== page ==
Petrobras P-36


P-36 Semi-Sub


15-20 March 2001


Roncador Field, Campos Basin, Brazil




The P-36 was originally named the 'Spirit of Columbus' and was constructed between 1984 and 1994 in Italy. Designed as a floating production unit, the platform was based on a conversion of the Friede & Goldman L-1020 Trendsetter-type semi-submersible. It was redesigned for Petrobras between 1997 and 1999 and brought into operation in the Roncador Field off the coast of Brazil in May 2000. The unit was capable of processing 180,000 bopd and 7.2 million cubic meters of gas per day. In May 2001, the P-36 was producing around 84,000 barrels of oil and 1.3 million cubic metres of gas per day when it became destabilised by two explosions and subsequently sank.

Platform Loss

At around 2221 hours on the evening of 14 March 2001, drainage operations began on the portside emergency drain tank (EDT), one of two 450 cubic metre tanks (one port, one starboard), which were used for the storage of oil and water during maintenance or during an emergency involving the process plant. At 0022 hours on 15 March 2001, an explosion was recorded in the starboard aft column, thought to have been the mechanical rupturing of the starboard EDT. This caused the release of gas-saturated water and oil into the aft starboard column and caused the platform to list 2 degrees by 0027 hours.

This was followed by a second larger gas explosion which killed 10 members and fatally injured one member of the attending fire-fighting crew. The resulting platform damage caused further flooding in the aft starboard column compartments and pontoon tanks, with further sea water entry through the open sea chest valves. By 0815 hours on 15 March 2001, the platform had assumed a 16 degree list, which submerged the openings of the chain lockers on the main deck level and caused a progressive list that led to the subsequent loss of the platform.

There were 175 people on board, of whom 138 were evacuated by crane to boat between 0144 to 0420 hours on 15 March 2001. The remaining crew were evacuated by helicopter at 0603 the same morning as the platform's stability deteriorated. Over the following days, attempts were made to stabilise the platform by injecting nitrogen into a vent line next to the damaged column, but bad weather disrupted rescue operations. The platform eventually capsized at around 1140 hours on 20 March 2001 before sinking in 1300m of water, making salvage of the unit impossible.

Aftermath and Conclusions

The platform sank with an estimated 9500 bbls of oil on board, of which around 2000 bbls leaked from the rig in the first 24 hours. Operations to disperse the oil with chemicals and to recover the oil were undertaken in an effort to minimise the damage from the spill.

The Petrobras Inquiry into the P-36 sinking - independently verified by Det Norske Veritas - summarised the chain of events leading to the loss of the P-36 and proposed the following as the most likely causes of the accident:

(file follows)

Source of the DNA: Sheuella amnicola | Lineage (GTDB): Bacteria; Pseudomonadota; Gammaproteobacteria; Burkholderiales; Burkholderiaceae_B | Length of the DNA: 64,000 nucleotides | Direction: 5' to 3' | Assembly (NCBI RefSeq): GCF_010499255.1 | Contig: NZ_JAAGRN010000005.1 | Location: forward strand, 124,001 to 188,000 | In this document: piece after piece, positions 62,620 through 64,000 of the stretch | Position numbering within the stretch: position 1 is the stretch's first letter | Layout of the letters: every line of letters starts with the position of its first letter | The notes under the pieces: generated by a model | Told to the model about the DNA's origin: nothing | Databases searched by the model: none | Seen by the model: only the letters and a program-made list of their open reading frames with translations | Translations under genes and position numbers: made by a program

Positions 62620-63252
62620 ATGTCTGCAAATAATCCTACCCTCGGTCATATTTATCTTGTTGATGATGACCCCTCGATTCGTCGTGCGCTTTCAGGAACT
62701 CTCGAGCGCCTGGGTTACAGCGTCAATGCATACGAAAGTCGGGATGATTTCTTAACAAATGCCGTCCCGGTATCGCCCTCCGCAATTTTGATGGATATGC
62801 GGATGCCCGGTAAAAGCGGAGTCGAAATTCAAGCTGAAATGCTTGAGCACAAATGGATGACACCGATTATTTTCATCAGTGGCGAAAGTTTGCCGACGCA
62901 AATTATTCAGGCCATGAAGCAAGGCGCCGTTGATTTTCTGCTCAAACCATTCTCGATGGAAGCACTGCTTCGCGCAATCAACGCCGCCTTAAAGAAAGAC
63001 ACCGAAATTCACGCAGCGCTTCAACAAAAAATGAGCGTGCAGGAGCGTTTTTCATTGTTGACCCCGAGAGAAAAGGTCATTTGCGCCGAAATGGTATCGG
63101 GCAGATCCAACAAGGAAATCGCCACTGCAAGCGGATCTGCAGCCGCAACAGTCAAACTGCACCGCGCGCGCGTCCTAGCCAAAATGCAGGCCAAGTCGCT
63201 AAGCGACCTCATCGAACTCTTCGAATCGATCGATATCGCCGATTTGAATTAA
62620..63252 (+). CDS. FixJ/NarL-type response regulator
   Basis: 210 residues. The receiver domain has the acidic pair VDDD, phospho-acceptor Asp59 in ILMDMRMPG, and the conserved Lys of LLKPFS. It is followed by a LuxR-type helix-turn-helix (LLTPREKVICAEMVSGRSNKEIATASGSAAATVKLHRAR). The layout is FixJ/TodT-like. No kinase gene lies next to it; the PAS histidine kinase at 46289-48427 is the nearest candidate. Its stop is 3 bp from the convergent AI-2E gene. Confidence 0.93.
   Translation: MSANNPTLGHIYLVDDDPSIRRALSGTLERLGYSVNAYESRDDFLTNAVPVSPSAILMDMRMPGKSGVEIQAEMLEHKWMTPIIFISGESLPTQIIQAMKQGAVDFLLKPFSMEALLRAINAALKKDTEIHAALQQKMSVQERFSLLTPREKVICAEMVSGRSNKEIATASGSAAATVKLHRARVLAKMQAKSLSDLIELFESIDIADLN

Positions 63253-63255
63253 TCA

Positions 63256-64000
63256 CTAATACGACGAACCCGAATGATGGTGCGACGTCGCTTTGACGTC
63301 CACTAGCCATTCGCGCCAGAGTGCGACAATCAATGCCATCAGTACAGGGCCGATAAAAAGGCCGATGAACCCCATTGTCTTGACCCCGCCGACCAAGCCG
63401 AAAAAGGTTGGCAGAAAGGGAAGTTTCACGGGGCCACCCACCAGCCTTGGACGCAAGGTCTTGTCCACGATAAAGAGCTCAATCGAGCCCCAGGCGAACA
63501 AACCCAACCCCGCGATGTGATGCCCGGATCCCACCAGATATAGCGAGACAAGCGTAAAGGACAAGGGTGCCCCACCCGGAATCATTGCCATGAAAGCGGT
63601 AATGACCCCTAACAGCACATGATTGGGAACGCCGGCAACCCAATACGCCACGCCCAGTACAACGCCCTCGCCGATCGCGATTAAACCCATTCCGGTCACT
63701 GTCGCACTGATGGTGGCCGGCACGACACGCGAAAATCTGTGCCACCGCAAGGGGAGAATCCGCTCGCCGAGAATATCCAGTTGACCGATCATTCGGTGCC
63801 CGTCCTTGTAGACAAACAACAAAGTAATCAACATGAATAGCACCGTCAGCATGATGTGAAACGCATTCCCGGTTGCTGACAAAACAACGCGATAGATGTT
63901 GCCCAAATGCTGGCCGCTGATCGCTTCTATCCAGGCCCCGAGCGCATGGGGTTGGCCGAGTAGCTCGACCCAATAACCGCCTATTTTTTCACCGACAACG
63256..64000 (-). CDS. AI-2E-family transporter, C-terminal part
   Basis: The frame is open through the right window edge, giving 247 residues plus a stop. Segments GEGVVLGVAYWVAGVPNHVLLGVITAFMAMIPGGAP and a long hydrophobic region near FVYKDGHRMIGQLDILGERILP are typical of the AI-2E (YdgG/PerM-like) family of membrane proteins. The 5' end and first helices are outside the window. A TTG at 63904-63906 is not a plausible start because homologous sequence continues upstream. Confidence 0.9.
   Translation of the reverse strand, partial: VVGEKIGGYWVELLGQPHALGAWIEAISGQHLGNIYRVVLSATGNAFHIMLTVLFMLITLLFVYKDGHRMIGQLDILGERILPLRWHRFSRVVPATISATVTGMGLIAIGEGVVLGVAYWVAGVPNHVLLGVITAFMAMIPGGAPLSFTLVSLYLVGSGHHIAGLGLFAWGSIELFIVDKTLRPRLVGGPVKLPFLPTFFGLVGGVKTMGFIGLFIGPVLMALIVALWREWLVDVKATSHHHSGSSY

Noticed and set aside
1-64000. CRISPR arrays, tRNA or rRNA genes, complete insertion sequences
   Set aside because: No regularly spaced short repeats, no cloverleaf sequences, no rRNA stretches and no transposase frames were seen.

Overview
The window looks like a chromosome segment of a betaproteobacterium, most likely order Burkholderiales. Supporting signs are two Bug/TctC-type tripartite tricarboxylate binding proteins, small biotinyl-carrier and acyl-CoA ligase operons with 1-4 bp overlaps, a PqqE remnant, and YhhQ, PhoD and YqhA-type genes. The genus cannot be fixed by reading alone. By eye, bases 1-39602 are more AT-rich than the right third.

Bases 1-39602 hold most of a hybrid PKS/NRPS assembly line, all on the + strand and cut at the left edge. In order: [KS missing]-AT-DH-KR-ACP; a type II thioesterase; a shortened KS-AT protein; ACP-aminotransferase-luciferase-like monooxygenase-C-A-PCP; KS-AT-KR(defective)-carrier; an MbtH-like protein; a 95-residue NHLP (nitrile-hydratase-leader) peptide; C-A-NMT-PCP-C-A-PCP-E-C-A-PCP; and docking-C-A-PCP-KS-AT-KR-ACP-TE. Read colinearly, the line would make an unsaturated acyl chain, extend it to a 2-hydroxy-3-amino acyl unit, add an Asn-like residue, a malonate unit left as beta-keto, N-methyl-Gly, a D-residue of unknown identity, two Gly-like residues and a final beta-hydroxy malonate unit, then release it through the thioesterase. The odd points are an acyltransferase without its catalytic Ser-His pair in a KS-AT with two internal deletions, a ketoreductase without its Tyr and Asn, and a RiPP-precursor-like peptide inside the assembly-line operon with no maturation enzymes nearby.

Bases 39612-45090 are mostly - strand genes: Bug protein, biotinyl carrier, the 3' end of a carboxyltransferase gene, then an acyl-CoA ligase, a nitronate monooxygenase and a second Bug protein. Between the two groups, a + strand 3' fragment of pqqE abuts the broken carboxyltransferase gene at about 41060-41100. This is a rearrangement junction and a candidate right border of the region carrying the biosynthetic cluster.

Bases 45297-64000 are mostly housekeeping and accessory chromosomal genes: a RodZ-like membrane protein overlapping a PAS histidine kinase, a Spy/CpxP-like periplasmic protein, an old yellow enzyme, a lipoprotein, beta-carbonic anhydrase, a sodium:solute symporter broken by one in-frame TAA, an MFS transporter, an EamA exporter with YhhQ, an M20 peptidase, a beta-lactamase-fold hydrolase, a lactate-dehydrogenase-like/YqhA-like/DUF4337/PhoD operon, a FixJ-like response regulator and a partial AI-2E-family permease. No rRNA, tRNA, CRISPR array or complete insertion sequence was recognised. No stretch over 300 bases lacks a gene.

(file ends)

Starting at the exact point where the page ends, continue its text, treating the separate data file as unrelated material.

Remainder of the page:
• the alignment of the port EDT to the Production Header instead of to the Production Caisson, permitting the entry of hydrocarbons into the starboard EDT;
  • the unexpected flow of oil, gas then water under pressure through the entry valve of starboard EDT, causing overpressure inside the tank;
  • the mechanical rupture of the starboard EDT, which released oil, water and gas and initiated flooding in the starboard column;
  • the rupturing of the service sea water pipe in the starboard column, causing further flooding of the starboard column;
  • gas migration to upper areas of the starboard column via open doors and ventilation hatches;
  • an ignition source causing the gas cloud to explode, resulting in major platform damage;
  • the activation of two fire-fighting pumps, which caused further flooding via the ruptured sea water pipe;
  • the failure of watertight dampers, which allowed water to invade all aft starboard pontoon rooms, including the pump room, propulsion room, water injection room and access tunnel;
  • the ingress of water causing the failure of the seawater pump, with the intake valves to the sea-chest remaining open;
  • further flooding via the open sea-chest valves causing a progressive platform list;
  • the submersion of the chain locker pipes at the main deck level, which caused downflooding in the platform;
  • the continued slow flooding of the starboard aft pontoon tanks and deck box compartments, until water eventually flooded the central caisson and caused the platform to capsize then sink.

The main causal factors were listed as:

  • the alignment of the port EDT to the Production Header instead of to the Production Caisson, permitting the entry of hydrocarbons into the starboard EDT;
  • the delay in the activation of the port EDT drainage pump, allowing the reverse flow of hydrocarbons for about one hour;
  • the failure of activators to close ventilation dampers, allowing water to flood the starboard column and pontoon compartments;
  • two sea water pumps being under repair without measures in place in case of emergency;
  • inadequate contingency plans and inadequate training for dealing with emergency ballast and stability control situations.


Petrobras Inquiry Commission P-36 Accident Final Report PDF document
Agência Nacional do Petróleo, Gás Natural e Biocombustíveis (ANP): P-36 accident considerations
BBC News 'Post mortem into rig disaster begins'
Det Norske Veritas P-36 Verification Report PDF document

1. Industries Davie
2. Reformatorisch Dagblad
3. Robin Perry and Associates
4, 5 & 6. UNEP-WCMC